The African yam is a bit like a lump of wood. Nonetheless, human ingenuity has found a way of consuming it: you have to wonder who ate the first oyster, worked out how to turn olives into cocktail snacks, and which member of the Ibo (or was it the Yoruba?) came to the elders and said, "I've found out a use for the yam. Pound it and pound it, and keep pounding it for several hours. You'll get something like mashed potato with tapioca". I have a friend whose grandmother used to make her pound yams when she'd been naughty. She was, by all acounts, an unnaturally well-behaved child.

Calabash, the basement restaurant attached to the Africa Centre, at the other end of a corridor from the Africa bar, a delightfully low-lit place where people bounce around saying "So what are you studying? I'm studying engineering", serves pounded yam and other unfamiliar delicacies. You can do a culinary tour of the continent without seeing even one backpacker in a flatbed truck. You do, however have to steel yourself to get past the entrance, which looks like a school corridor - all noticeboards and non-slip plastic flooring.

Once you're down there, though, your surroundings turn homey: rows of tables scattered among the pillars supporting the house, bright cloths which seem to be patterned with spermatozoa and vulvas and bear the mysterious legend common to many African fabrics, "genuine English pattern", and a small knot of people sitting on a corner bench watching telly.

Portions are enormous: huge black-eyed bean salads, chicken wings, stews and pastries, with side-dishes that would make a meal in themselves, and whoever picked the short new world wine list did a good job. Sadly, they seem to have adjusted spices to the British palate: having heard tales of the heat of Nigerian food, I was disappointed to have to play hunt- the-chilli in my stew. The fried plantain, though, was the best I've had, the yam had certainly been thoroughly pounded, and the polite if leisurely service is a soothing contrast to the American-style freneticism that seems to be de rigueur in town these days. A shared starter, main courses, plonk and sundries was about pounds 17 each: a bargain for Covent Garden.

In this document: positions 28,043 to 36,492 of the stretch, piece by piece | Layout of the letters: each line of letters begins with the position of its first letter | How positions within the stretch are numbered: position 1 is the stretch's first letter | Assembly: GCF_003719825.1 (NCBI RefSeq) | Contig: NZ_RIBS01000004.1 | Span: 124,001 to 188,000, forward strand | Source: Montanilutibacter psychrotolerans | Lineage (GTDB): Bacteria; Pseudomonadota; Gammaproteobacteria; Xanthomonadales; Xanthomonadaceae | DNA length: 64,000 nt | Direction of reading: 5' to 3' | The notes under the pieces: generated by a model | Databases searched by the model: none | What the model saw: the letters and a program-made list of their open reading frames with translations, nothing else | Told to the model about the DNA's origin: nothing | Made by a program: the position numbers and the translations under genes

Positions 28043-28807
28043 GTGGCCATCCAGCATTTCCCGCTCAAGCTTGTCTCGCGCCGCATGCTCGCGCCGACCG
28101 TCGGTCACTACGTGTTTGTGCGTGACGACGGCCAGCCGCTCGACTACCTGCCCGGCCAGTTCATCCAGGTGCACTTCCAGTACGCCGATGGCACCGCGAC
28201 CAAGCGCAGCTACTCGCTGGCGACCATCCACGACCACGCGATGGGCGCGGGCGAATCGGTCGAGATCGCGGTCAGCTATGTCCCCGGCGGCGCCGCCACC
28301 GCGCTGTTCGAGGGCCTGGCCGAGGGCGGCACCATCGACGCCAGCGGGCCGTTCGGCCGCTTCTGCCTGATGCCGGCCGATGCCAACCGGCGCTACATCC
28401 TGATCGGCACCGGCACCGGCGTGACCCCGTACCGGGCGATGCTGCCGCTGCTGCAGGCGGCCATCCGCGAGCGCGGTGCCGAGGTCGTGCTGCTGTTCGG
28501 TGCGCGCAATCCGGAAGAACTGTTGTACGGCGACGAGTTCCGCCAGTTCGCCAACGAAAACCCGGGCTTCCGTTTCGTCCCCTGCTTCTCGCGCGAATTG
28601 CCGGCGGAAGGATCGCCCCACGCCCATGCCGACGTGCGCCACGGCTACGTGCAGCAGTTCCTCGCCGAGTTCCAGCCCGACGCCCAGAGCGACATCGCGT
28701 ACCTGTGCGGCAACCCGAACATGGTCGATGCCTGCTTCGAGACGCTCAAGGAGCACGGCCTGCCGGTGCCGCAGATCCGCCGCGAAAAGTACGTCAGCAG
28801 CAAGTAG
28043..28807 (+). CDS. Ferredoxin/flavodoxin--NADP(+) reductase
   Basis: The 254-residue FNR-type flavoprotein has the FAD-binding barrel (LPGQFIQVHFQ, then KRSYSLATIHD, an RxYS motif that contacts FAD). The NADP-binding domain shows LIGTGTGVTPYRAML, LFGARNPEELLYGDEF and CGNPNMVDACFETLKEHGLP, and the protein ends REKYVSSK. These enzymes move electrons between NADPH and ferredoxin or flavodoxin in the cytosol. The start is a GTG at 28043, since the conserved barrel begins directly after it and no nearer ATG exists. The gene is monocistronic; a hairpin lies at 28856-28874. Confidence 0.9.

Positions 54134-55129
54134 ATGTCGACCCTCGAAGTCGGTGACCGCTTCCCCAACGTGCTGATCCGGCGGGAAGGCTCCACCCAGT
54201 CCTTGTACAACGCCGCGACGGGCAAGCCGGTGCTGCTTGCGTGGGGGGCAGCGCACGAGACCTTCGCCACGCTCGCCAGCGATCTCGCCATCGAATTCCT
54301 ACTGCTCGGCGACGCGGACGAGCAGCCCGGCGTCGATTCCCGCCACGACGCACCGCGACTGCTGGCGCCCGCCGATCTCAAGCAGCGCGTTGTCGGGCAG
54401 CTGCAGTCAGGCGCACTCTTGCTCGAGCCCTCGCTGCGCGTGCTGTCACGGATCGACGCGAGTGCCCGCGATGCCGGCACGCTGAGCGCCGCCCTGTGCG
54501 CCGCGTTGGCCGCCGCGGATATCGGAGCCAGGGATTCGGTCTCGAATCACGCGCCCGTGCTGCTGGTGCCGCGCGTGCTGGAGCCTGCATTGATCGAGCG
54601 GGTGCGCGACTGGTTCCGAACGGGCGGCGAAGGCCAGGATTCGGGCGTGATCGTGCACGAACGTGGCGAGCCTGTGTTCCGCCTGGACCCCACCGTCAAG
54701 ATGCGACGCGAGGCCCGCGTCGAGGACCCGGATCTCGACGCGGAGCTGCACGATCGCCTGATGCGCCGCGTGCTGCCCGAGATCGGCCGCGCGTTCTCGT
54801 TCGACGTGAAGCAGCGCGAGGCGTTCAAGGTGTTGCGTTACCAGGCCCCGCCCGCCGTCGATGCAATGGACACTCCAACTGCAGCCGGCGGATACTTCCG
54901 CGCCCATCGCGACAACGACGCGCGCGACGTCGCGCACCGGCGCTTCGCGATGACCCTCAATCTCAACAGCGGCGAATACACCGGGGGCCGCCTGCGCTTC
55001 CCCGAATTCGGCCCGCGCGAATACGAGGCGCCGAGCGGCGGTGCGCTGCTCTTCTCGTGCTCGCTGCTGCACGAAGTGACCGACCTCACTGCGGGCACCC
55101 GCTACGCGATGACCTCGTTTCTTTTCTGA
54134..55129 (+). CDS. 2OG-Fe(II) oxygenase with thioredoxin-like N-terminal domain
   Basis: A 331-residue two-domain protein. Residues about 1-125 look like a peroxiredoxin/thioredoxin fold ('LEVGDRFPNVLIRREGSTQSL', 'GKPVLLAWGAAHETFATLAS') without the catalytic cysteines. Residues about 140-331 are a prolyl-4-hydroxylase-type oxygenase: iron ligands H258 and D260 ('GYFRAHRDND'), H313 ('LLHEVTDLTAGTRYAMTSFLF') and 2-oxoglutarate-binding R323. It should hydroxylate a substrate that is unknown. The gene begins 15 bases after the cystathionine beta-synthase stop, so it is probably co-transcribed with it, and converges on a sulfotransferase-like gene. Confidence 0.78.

Calabash, Africa Centre, 38 King St, WC2 (0171-836 1976)


Africa is astonishingly diverse in culture, and the foods of its peoples are correspondingly so. Yet for traditional peoples at least (fast foods have made inroads there as everywhere else), the underlying principle is the same - a basic starch (yam, plantain, couscous, rice, various breads), accompanied by vegetables, fish or meat. For all but the the poorest people in this famine-prone continent, Africans enjoy a huge range of superb cuisines - rich, complex, highly spiced, nutritious and luxurious.

In addition to the Calabash restaurant in the Africa Centre (see main story) which serves dishes from all over Africa, here are some other ways to experience African flavours in London.

North African/Maghrebi

Couscous is the basis of the cuisine of this region. Spicy vegetable and meat stews are served on top of a pile of fluffy grains. Try the Royal Couscous House, Holloway Road, N5 (0171-700 2188).


Fiery stews of meat and vegetables are accompanied by the classic Ethiopian bread, injera, which resembles a damp pancake, but which tastes delicious. Try the newly opened Merkata, 193a Caledonian Road, N1 (0171-2782662).

Do it yourself

Ridley Road Market in Dalston, E1 has a bewildering range of African and Caribbean ingredients. Explore and ask, and see what you can turn up.

Rick Bouwman